I ordered Arctic Dreams after being intrigued by Claire’s review. The wonderful library system brought me a copy from the Bath Central Library to my little village library for a very reasonable £1 so I could pick it up after the toddler singing group. Then just as I was losing momentum (its quite a hefty book) it was on the BBC Radio 4 A Good Read, which also gave it a strong recomendation.
I loved it. Wonderfully rich descriptions of everything from the behaviour and movement of animals, through how the landscape itself changes as ice melts and reforms and the human aspect of the Arctic, Eskimos (Inuit and other groups) and Western man. Its not a quick read as I lingered over the descriptions, given such a rich description to allow visualising a foreign landscape.
There are no pictures in this book, just sketch maps to enable understanding of how locations link together. For the landscapes and the appearance of the animals, Lopez’s descriptions are sufficient. The are rich and describe movement in a way a picture could not convey.
Rather than being a coherent book it is more a collection of nine, roughly 50 page, essays with a prologue and epilogue to tie them together. Each essay is on a single theme, and whilst I flagged slightly reading “Migration”, the following chapter “Ice and Light” which described the visual landscape and how the ice moves was fascinating.
[on icebergs] I stare for hours at these creatures I have never seen before. They drift past in the spanking beautiful weather. How utterly still, unorthodox and wondrous they seem.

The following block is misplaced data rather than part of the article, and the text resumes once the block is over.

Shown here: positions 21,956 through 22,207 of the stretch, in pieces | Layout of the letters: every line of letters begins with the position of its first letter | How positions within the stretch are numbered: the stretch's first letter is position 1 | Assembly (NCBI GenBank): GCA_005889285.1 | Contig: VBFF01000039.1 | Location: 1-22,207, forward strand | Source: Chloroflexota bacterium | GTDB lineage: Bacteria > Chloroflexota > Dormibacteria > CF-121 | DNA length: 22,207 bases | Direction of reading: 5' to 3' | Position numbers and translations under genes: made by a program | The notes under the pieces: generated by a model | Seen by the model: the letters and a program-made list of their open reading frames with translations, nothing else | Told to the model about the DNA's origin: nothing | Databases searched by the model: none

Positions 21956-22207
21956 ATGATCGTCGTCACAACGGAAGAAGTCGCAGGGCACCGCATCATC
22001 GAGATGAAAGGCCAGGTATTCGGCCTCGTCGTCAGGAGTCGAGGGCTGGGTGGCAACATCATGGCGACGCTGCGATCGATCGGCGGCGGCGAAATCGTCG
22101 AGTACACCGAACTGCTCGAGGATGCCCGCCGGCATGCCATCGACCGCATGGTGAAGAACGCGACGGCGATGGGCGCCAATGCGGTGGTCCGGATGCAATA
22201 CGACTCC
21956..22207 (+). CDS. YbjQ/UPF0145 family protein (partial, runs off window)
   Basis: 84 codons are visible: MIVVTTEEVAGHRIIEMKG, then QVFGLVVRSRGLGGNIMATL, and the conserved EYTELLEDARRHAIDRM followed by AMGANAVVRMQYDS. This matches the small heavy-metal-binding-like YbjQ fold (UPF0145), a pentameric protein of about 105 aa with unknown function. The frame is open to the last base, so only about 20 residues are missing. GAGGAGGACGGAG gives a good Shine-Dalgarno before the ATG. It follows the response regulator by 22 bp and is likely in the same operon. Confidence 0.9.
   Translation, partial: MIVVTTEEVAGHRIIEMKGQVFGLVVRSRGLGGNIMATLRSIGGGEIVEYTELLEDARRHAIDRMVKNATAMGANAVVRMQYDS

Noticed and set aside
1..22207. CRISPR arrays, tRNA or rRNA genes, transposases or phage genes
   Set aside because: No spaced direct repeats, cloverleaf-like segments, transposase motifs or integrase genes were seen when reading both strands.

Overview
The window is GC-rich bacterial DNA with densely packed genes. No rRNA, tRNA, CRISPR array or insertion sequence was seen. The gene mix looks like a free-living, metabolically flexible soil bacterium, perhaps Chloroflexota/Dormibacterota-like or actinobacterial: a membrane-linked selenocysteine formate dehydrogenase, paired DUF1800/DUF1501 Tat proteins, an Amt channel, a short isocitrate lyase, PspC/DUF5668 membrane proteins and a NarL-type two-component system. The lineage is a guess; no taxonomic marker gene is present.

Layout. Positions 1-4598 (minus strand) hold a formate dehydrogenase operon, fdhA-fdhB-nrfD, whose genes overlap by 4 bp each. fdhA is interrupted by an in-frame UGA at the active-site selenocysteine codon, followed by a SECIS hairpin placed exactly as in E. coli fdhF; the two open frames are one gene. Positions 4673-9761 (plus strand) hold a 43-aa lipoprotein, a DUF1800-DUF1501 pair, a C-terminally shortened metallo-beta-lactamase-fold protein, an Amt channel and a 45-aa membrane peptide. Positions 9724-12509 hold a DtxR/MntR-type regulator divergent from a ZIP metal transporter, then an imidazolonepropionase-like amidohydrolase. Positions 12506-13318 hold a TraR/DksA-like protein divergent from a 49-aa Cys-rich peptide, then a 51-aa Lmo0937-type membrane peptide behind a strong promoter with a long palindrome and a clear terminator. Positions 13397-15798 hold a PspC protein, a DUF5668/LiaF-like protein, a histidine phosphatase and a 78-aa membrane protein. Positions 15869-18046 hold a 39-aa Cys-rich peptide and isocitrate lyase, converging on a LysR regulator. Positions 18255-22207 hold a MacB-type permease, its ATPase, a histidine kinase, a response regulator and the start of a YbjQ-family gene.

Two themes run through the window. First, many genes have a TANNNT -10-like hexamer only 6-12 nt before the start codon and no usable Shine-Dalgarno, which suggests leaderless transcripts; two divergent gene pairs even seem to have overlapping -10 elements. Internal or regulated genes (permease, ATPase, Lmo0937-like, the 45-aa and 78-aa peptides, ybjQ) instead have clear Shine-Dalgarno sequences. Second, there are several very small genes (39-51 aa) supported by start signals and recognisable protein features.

I didn’t expect to enjoy the human chapters as much as I did, but the tales of how Arctic explorers knowingly risked their lives for a combination of motives and how this has led to modern-day knowledge of the Arctic was interesting. Still more interesting however was Lopez’s attention to the native people of the Arctic, past and present. He acknowledges the advantages arcehology has in a climate where decay takes decades and centenaries rather than months and year, and discusses with respect his dealings and travels with the modern-day Inuit without romanticising their way of life.
The book acknowledges myths and legends about the Arctic without dismissing them, and suggesting explanations where these are possible
And if you have ever seen a polar bear swimming 30 feet below the surface in clear water, watched it stroke and glide, turn and roll down there like a sea otter, you would not wonder that bears could fly.
As I read this book I couldn’t help but think of the Philip Pullman His Dark Materials Trilogy, and wondered whether Pullman had taken from this work at all. In addition I noticed a reference I had previously been unaware of, a William Parry was a famous Arctic explorer who held the record for farthest North travelled for 48 years.